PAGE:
Another crucial aspect of Khomeini's ideology that was burned into the minds of his student followers was his all-or-nothing approach to Islamic rule. Khomeini claimed that anyone who rejected his ideas rejected the Islamic faith as a whole: "Any person who claims that the formation of an Islamic government is not necessary implicitly denies the necessity for the implementation of Islamic law, the universality and comprehensiveness of that law, and the eternal validity of the faith itself," he said. This was typical of the message that Iranians would hear after the revolution: If you do not accept Khomeini's version of Islam and Islamic rule—which were no more than a collection of dogmatic, rigid, feudalistic, medieval ideas contrary to the true teachings of Islam—then you are not a Muslim. As with all tyrannical dictators, there was no gray area with Khomeini.
Initially, Khomeini flatly denied any interest in getting involved in postrevolutionary Iranian politics. While in Paris, he had said in response to a question about his future that he would go to Qom and teach theology. Once in power, however, he installed himself as supreme leader. The person in this politico-religious position, according to Khomeini's writings in exile, would act as the safeguard who ensured that neither Islam nor the people would fall into decay: "Were God not to appoint an Imam [high-ranking Islamic scholar—he was clearly talking about himself] over men to maintain law and order, to serve the people faithfully as a vigilant trustee, religion would fall victim to obsolescence and decay." Without such a leader, "men would fall prey to corruption; the institutions, laws, customs, and ordinances of Islam would be transformed ... resulting in the corruption of all humanity."
By his senior year at the University of Science and Technology, Ahmadinejad had risen to the top of the militant Islamic student movement. By then, Khomeini had positioned himself as the indisputable driving force of the movement, and many students had adopted his firebrand ideology. After the fall of the shah, Ahmadinejad founded the Islamic Students Association at his university, and in July 1979 he was selected to be the representative of the university who would attend regular meetings with Khomeini. After a series of these student gatherings with the ayatollah, Ahmadinejad cofounded the Office for Consolidating Unity between Universities and Theological Seminaries (OCU).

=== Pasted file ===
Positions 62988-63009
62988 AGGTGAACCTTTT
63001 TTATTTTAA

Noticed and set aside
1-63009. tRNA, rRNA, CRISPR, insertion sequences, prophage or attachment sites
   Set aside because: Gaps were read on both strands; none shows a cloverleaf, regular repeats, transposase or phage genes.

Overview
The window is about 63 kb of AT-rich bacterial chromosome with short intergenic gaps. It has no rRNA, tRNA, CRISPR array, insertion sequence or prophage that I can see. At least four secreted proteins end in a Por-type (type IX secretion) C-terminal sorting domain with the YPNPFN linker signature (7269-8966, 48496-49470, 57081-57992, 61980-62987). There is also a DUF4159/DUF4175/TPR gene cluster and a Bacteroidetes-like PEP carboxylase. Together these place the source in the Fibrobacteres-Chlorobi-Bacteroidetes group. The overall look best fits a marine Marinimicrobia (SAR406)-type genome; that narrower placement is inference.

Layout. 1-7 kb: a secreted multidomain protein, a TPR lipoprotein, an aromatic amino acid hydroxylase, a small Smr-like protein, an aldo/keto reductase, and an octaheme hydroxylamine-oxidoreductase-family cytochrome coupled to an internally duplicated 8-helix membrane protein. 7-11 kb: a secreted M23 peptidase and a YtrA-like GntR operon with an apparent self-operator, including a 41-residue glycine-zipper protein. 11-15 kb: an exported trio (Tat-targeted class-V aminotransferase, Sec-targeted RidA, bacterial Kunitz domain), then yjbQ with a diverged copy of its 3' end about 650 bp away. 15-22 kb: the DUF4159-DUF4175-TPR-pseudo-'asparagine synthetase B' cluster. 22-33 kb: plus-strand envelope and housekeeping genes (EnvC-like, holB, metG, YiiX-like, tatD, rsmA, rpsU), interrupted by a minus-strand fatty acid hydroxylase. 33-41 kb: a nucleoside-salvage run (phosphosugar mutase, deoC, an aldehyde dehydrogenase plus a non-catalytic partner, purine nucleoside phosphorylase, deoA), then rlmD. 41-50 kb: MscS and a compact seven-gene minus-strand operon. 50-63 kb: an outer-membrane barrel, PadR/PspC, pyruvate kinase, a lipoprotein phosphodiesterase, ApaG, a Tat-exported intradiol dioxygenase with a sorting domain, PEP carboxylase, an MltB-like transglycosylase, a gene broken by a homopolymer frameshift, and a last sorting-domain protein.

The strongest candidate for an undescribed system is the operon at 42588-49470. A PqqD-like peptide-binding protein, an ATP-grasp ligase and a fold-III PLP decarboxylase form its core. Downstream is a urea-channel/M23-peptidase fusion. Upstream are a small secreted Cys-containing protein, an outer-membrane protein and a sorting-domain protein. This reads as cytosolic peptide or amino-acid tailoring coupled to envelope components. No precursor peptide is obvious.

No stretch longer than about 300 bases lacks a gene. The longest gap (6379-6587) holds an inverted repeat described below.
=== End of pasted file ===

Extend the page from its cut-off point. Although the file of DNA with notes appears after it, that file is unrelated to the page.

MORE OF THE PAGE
This OCU, underwritten by the regime, was the brainchild of Ayatollah Mohammad Hossein Beheshti, Khomeini's closest confidante. Beheshti needed to establish a student fighting force to combat the rapidly expanding membership of the Mujahedin-e Khalq, which was one of Khomeini's gravest concerns. In the early days after the revolution, the radical Islamic fundamentalists had already established themselves as the strongest student movement, followed by the Marxists and the MEK. The MEK's organizational structure had been severely shattered under the shah, and the surviving leadership and key members of the organization were released from the shah's jails only three weeks before the revolution, when the people stormed the prisons and released the political prisoners. However, the MEK, which emerged with a still sizable social support but little organizational ability, soon staged its come-from-behind move in the universities as the pro-Khomeini students were riding high. Khomeini immediately began using his network to put down the non-Islamic groups, and the Marxists lost much of their ground. Other groups were divided and disarrayed. But despite this situation the MEK was rapidly on the rise because of the enormous popularity of the speeches of its leader, Massoud Rajavi. His message of democracy, human rights, intellectual diversity and freedom, and other progressive ideas chipped away at Khomeini's base among young Muslims. There were six major universities in Tehran that set the pace for the entire student movement in Iran both under the shah and in post-Khomeini Iran. These universities were Tehran University, Aryamehr (later changed to Sharif) University of Technology, Polytechnic (Amirkabir Industrial) University, Science and Technology University, Melli (Beheshti) University, and Tarbiat Moaalem University. The major universities in other parts of the country were in Shiraz (south), Tabriz (northwest), Mashhad (northeast), and Isfahan (central). Within months, the Mujahedin-e Khalq became the dominant force in all the universities throughout the country. As a result, Beheshti met the challenge head-on by forming the OCU and enlisting its leaders, including Ahmadinejad, to put down the MEK primarily.
Members of the OCU central council met regularly with Khomeini, but they also held their own planning sessions. It was during one of their own meetings that two of the members brought up the idea of storming the United States embassy in Tehran. According to former OCU members who reported on this event in 2005, Ahmadinejad was present at the meeting. (Continues...)
Excerpted from The Iran Threat by Alireza Jafarzadeh. Copyright © 2007 Alireza Jafarzadeh. Excerpted by permission of Palgrave Macmillan.